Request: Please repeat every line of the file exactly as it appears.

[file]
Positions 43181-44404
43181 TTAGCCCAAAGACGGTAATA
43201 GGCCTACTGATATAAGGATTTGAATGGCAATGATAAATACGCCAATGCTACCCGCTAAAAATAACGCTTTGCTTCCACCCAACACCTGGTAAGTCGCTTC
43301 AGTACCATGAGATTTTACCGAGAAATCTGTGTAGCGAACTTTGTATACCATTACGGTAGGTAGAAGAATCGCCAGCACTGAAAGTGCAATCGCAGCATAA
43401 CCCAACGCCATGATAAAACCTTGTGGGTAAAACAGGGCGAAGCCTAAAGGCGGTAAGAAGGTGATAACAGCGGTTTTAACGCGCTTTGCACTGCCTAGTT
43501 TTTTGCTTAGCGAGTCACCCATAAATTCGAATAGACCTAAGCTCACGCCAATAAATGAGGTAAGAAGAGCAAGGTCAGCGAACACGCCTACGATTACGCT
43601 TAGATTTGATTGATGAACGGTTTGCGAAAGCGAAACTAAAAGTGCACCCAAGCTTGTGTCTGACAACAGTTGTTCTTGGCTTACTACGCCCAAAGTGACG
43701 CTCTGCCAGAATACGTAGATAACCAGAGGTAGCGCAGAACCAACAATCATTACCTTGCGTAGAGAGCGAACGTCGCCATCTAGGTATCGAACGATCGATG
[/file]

Positions 43181-44404
43181 TTAGCCCAAAGACGGTAATA
43201 GGCCTACTGATATAAGGATTTGAATGGCAATGATAAATACGCCAATGCTACCCGCTAAAAATAACGCTTTGCTTCCACCCAACACCTGGTAAGTCGCTTC
43301 AGTACCATGAGATTTTACCGAGAAATCTGTGTAGCGAACTTTGTATACCATTACGGTAGGTAGAAGAATCGCCAGCACTGAAAGTGCAATCGCAGCATAA
43401 CCCAACGCCATGATAAAACCTTGTGGGTAAAACAGGGCGAAGCCTAAAGGCGGTAAGAAGGTGATAACAGCGGTTTTAACGCGCTTTGCACTGCCTAGTT
43501 TTTTGCTTAGCGAGTCACCCATAAATTCGAATAGACCTAAGCTCACGCCAATAAATGAGGTAAGAAGAGCAAGGTCAGCGAACACGCCTACGATTACGCT
43601 TAGATTTGATTGATGAACGGTTTGCGAAAGCGAAACTAAAAGTGCACCCAAGCTTGTGTCTGACAACAGTTGTTCTTGGCTTACTACGCCCAAAGTGACG
43701 CTCTGCCAGAATACGTAGATAACCAGAGGTAGCGCAGAACCAACAATCATTACCTTGCGTAGAGAGCGAACGTCGCCATCTAGGTATCGAACGATCGATG